When we started scrubbing the wooden cabinet divider between the kitchen and dining room, the contact paper began peeling off, as did the top layer of plywood. They stank of years of cooking oil, just as the pools of oil and dust on the tops of the cabinets had. After we peeled off as much as we could, the divider looked and felt clean, but also looked a mess.

So one day, we went out and bought a can bright blue paint and spent the evening taping down newspapers and painting.

It looked significantly better, but one issue remained, we’d never asked permission. Our paint first, ask questions later approach worked, however. When our very nice realtor came over to look at the stove (one burner wasn’t lighting properly), he noticed the paint and commented, “You are taking such great care of this place! You even painted!”

Pretty much anything we do for this apartment is more love than it’s had in years, the poor thing. And it’s a good space, but it needs more work that we’re going to have time for this year. But at least it’s bright on days when the sun is out. It’s shielded from most of the street noise, the neighbors are usually quiet (although there are four young hellions who make a ruckus on weekends, but they’re in school the rest of the time). It has excellent water pressure and we’ve seen only two mosquitoes so far. This can be our home.

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July visit:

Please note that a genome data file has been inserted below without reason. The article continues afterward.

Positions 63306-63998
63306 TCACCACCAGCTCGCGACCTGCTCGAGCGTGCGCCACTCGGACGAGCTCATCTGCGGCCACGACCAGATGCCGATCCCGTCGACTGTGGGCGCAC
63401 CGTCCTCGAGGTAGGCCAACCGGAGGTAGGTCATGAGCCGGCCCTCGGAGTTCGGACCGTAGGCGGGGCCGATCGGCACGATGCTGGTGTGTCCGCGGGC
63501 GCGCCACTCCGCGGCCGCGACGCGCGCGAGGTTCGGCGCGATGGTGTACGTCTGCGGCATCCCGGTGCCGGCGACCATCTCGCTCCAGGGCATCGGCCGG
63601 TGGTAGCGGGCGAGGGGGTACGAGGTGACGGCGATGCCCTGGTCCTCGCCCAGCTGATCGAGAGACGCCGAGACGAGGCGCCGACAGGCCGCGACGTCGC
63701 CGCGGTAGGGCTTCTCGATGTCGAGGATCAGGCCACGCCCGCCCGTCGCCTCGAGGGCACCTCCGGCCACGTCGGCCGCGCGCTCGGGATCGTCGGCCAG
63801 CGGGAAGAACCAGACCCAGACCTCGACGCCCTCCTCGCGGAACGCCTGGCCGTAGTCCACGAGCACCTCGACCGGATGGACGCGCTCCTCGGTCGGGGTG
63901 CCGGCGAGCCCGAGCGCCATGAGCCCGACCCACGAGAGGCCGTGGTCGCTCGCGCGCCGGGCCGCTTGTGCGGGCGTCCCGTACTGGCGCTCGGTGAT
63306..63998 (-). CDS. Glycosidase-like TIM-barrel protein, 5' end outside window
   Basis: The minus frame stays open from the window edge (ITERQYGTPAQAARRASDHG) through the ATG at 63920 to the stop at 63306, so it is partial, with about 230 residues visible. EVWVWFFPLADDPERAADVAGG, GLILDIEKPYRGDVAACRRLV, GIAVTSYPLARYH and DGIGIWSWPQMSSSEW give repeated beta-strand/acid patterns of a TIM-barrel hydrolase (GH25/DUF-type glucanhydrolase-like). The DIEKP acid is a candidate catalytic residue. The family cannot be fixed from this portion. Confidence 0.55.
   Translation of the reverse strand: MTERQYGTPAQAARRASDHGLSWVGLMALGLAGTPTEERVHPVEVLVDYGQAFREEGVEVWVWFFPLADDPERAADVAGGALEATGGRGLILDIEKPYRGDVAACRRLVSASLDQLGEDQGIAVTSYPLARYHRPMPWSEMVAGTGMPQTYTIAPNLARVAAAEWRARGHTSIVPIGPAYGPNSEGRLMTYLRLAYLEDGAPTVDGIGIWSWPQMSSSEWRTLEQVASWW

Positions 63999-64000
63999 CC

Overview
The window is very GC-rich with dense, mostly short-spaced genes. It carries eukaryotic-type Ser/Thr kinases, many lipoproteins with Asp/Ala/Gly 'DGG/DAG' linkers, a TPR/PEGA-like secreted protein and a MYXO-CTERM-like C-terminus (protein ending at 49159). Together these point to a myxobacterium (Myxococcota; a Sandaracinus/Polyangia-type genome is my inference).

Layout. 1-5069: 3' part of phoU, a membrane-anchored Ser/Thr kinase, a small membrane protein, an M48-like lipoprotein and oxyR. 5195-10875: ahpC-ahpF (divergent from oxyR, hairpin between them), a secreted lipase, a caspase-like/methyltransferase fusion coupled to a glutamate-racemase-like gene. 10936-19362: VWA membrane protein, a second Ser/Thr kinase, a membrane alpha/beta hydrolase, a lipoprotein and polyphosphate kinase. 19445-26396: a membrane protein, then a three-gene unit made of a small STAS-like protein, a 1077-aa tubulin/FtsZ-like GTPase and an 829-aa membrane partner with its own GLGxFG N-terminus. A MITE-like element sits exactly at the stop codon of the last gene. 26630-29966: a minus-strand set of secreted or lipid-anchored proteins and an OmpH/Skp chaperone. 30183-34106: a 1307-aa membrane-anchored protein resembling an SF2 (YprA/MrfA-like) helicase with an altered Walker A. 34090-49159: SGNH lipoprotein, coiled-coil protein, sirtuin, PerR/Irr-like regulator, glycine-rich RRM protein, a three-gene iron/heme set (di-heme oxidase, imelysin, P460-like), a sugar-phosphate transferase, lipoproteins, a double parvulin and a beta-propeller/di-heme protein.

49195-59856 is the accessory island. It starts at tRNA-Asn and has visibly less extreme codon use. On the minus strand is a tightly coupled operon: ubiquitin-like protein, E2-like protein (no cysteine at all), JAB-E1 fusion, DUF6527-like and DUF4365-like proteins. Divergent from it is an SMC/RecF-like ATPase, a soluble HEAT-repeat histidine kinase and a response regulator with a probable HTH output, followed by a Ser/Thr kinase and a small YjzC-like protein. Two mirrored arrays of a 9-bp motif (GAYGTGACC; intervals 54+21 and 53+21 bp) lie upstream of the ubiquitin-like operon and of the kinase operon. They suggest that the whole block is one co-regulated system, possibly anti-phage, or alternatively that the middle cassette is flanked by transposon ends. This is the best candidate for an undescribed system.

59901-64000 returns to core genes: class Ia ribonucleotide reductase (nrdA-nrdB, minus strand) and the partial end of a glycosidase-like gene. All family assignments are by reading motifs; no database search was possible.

The white bed frame with mirrored headboard was gone when we arrived, replaced with a new dark “wood” frame that is fairly nice, all things considered. The light wood frame was in bedroom 3, which we have since thrown away, and the headboard is now a side table in the boys’ room.

Now:

We bought the mattress, comforter, comforter cover, pillows, and standing mirror at Ikea. The cute green shelves came from Carrefour and they might be our favorite purchases of all – bright, cheap, & sturdy. We’re going with greens and blues for the apartment in the hopes it will feel less dingy and help unite all the different shades of wood veneer.

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It seemed a bit silly to buy three chairs at Ikea last week when we had five chairs already hidden away in closets here, but I think you’ll understand why these have been exiled.

Dirty, mismatched upholstery that would be difficult, if not impossible to clean, coupled with dirty wood that would be difficult to clean without damaging the upholstery. Who in their right minds decided that pale blue stripes matched with forest green brocade??

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July visit:

Yesterday:

Changes:
-Acquired desk, lamp, chair and wastebasket from Ikea.
-Moved white pleather chair in from living room. Bleached it like crazy. It still smells a bit funny (according to Gene) where one’s head would rest, so I need to crochet an antimacassar. Finally, a use for my Victorian & Edwardian crochet patterns!
-Removed dirty, broken window blinds and warping bookcase. They’re now on the roof in the excellent company of many other pieces of furniture our landlords have been unwilling to throw away. The roof? A story for another day, I promise.
-Moved Hippo’s headboard from another bedroom to act as a side table.
-Filled closets with an old TV, a bizarre exercise machine, and three ugly dining room chairs. Why did we put dining room chairs in the closet? I’ll answer that question tomorrow!